Aphorism of the Week
Sometimes the whole world is wrong, if you know why you alone are right.
Dedicated to U.S. Vice President Joe Biden's and President Barack Obama's belated but history-making affirmation of the civil right of gay and lesbian couples to marry, and in admonishment of GOP Presidential candidate Mitt Romney's and prominent black pastors' assertion that one's religious doctrine allows the denial and nullification of others' marriages. The Bible proclaims legitimacy for polygamy and slavery, no less than illegitimacy for adultery, divorce and homosexuality; why then do believers feel it is right to impose some biblical rules upon non-believers, while ignoring other biblical rules for themselves?
Parable of the Week
The Proclaimer, The Achiever
Banners flapped in the breeze over the homes of two village weavers.
One weaver proclaimed to the whole village her great skill, and said she had in mind a cloak that would be as light as fog, a marvel to behold.
"As soon as I weave it, people shall come from miles away to stroke it and drape it over their shoulders, and I'll be famous throughout the land!"
The other weaver also had in mind a cloak of the finest weave and design, and too thought that people would come from miles to see and stroke it -- but she kept her silence, for, after all, she'd done nothing as yet.
The day soon came when the first weaver, swamped by the priorities of daily existence, and shunning the demands of her own dream, decided to continue loudly proclaiming her potential greatness, while postponing its birth for yet another year.
But on this same day, the other weaver, bursting with her secret dream, murmured, "Ah, to hell with busy work!"
She threw off her job, ate like a beggar, and wove.
With all her spirit, she wove the warp and weft of her soul.
And soon thereafter came the day when the first weaver gazed, dumbfounded, at a robe only she thought she could make, yet never had -- carried on the shoulders of the second weaver, who in turn was carried on the shoulders of all the villagers in celebration.
Thus, your ideas are not creations -- to be real, they must really be.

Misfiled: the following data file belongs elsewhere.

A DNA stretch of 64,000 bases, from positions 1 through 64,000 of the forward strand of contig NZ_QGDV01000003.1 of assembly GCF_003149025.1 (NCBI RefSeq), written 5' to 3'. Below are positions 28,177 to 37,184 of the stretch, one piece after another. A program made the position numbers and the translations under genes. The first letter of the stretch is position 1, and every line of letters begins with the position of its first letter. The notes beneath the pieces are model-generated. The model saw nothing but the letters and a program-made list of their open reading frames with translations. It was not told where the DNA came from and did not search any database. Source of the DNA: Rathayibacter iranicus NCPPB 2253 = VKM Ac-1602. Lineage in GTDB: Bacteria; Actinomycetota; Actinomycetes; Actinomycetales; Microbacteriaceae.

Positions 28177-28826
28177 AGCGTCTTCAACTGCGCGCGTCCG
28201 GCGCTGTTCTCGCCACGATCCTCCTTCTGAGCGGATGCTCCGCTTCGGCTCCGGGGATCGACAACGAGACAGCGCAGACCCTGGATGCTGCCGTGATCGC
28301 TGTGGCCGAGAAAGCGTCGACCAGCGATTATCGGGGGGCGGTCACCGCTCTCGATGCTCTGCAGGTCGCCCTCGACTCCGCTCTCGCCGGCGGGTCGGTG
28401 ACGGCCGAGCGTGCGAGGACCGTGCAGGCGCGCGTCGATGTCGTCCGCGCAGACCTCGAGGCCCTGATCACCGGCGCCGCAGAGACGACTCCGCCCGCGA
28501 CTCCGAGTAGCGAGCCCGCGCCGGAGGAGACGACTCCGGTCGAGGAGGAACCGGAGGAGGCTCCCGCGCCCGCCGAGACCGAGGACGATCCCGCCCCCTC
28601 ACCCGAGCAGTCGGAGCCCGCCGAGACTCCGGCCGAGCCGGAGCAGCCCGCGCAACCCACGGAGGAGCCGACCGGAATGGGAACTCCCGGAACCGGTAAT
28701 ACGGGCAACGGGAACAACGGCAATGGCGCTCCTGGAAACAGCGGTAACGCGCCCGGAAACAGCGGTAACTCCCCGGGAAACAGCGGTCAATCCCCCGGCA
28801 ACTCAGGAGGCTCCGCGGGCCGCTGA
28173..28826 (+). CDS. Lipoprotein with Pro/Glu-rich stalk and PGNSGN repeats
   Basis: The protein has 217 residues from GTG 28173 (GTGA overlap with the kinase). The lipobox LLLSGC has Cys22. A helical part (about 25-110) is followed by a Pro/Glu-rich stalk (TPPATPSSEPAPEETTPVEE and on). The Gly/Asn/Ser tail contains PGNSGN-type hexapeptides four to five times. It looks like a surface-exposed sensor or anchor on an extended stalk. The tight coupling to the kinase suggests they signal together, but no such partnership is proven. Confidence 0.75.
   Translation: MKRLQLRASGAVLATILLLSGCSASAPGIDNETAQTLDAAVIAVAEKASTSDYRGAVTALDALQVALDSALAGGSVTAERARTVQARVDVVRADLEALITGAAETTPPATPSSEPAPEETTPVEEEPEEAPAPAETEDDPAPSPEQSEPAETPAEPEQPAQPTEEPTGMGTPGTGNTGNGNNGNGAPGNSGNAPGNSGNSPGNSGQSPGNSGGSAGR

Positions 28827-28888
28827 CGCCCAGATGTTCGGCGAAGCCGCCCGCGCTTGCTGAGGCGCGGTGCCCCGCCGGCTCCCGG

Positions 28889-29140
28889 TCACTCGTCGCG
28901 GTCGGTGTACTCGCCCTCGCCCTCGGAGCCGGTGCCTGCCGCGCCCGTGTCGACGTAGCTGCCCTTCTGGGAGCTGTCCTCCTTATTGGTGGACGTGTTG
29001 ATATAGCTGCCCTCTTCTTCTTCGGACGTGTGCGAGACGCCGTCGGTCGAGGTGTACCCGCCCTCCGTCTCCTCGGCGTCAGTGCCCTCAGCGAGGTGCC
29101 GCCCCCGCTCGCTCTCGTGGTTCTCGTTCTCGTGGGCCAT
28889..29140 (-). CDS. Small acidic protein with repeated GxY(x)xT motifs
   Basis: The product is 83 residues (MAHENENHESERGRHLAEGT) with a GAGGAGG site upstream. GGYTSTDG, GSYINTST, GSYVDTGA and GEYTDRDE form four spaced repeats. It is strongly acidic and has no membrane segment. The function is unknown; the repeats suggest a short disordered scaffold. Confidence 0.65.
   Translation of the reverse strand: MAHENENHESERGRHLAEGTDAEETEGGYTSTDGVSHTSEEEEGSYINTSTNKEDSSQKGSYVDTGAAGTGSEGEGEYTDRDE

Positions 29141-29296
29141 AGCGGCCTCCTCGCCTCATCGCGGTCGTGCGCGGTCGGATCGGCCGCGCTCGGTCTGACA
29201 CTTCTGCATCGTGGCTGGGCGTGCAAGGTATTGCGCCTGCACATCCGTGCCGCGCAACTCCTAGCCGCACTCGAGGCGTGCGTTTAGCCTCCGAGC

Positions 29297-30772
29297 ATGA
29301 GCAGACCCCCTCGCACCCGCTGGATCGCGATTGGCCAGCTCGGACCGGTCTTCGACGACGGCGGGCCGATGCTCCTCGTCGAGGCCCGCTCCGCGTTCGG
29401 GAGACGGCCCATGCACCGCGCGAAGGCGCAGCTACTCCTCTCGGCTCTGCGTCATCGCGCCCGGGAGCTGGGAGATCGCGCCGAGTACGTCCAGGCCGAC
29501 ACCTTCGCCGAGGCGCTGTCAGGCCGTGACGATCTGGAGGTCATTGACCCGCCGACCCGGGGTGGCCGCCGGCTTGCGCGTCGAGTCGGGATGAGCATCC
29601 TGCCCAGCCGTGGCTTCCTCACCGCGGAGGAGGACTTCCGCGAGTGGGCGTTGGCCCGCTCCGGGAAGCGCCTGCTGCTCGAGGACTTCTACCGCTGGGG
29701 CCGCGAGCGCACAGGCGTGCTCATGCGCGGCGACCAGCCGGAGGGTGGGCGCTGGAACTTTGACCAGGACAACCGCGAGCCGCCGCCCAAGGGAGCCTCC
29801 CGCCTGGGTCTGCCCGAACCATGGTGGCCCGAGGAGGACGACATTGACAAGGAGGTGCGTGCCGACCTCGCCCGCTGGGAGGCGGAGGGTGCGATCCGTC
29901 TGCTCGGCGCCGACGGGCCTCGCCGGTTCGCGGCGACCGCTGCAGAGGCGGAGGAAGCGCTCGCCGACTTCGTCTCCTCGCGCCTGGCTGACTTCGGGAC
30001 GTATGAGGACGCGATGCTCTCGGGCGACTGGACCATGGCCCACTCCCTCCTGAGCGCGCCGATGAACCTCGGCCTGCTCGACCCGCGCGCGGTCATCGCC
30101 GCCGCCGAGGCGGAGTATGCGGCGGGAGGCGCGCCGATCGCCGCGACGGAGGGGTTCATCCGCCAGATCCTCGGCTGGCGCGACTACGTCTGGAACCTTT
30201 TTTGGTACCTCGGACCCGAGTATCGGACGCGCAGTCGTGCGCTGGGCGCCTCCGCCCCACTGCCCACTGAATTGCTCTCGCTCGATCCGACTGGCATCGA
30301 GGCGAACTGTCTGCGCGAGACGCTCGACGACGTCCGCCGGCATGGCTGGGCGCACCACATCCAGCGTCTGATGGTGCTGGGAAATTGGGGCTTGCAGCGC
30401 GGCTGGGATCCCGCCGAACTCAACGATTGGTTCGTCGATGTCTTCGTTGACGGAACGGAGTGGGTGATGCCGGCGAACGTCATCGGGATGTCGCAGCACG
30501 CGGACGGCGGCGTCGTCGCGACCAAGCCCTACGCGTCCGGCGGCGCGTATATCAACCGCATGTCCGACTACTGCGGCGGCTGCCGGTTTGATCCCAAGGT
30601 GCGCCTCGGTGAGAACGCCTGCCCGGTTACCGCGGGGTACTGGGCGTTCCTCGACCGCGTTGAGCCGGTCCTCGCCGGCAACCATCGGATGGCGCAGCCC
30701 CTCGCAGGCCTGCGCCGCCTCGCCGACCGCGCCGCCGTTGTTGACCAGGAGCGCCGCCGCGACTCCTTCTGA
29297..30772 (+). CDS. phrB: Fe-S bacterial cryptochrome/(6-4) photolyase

May 12, 2012, excerpt from The Parables of Reason (Chapter 3, "Emotion's Mastery"), ©2007-2012 by Frank H. Burton, Ph.D., Founder and Executive Director, The Circle of Reason. All rights reserved.
The Panda, The Roach
Zoo life became the most beautiful animal on Earth -- the Panda, who with a single coy glance melted the heart of any who chanced upon him; who with one tumbling pratfall made people burst into laughter and joy.
Yet deep in the rocks of the zoo enclosure also lived the ugliest animal on Earth -- the Roach, who by crawling onto the rocks to sun himself caused children and mothers to scream in distress; who by unfurling his buzzing wings and dangling abdomen made people burst into a dead run.
One day, the Panda came up to sniff the sunning Roach, and the Roach spread his antennae wide and said, "I wish I was like you! People would love me, and laugh when they see me! I would be so warm, and my carapace would be fuzzy, instead of shiny and smooth!"
The Panda laughed. "Hey! I was going to say the same thing!"
"What I wouldn't give to be like you!" the Panda mused, while chewing a bamboo husk. "I'd love to be able to put a scare in those people who stare at me all day! Their cooing gets on my nerves. And they laugh at me when I fall down! You never fall -- you have six legs! And I'd love to be able to fly up and away over their heads, and to eat other stuff in the dirt besides this stiff bamboo! And your carapace stays so glossy and clean, and here my fur is all yellow!"
In that moment the Panda and Roach saw each other in a new light. Both were perfect, after all - because both were the epitome of themselves.
Thus, be perfectly yourself.
May 5, 2012, excerpt from The Parables of Reason (Chapter 1, "Reality's Acceptance"), ©2007-2012 by Frank H. Burton, Ph.D., Founder and Executive Director, The Circle of Reason. All rights reserved.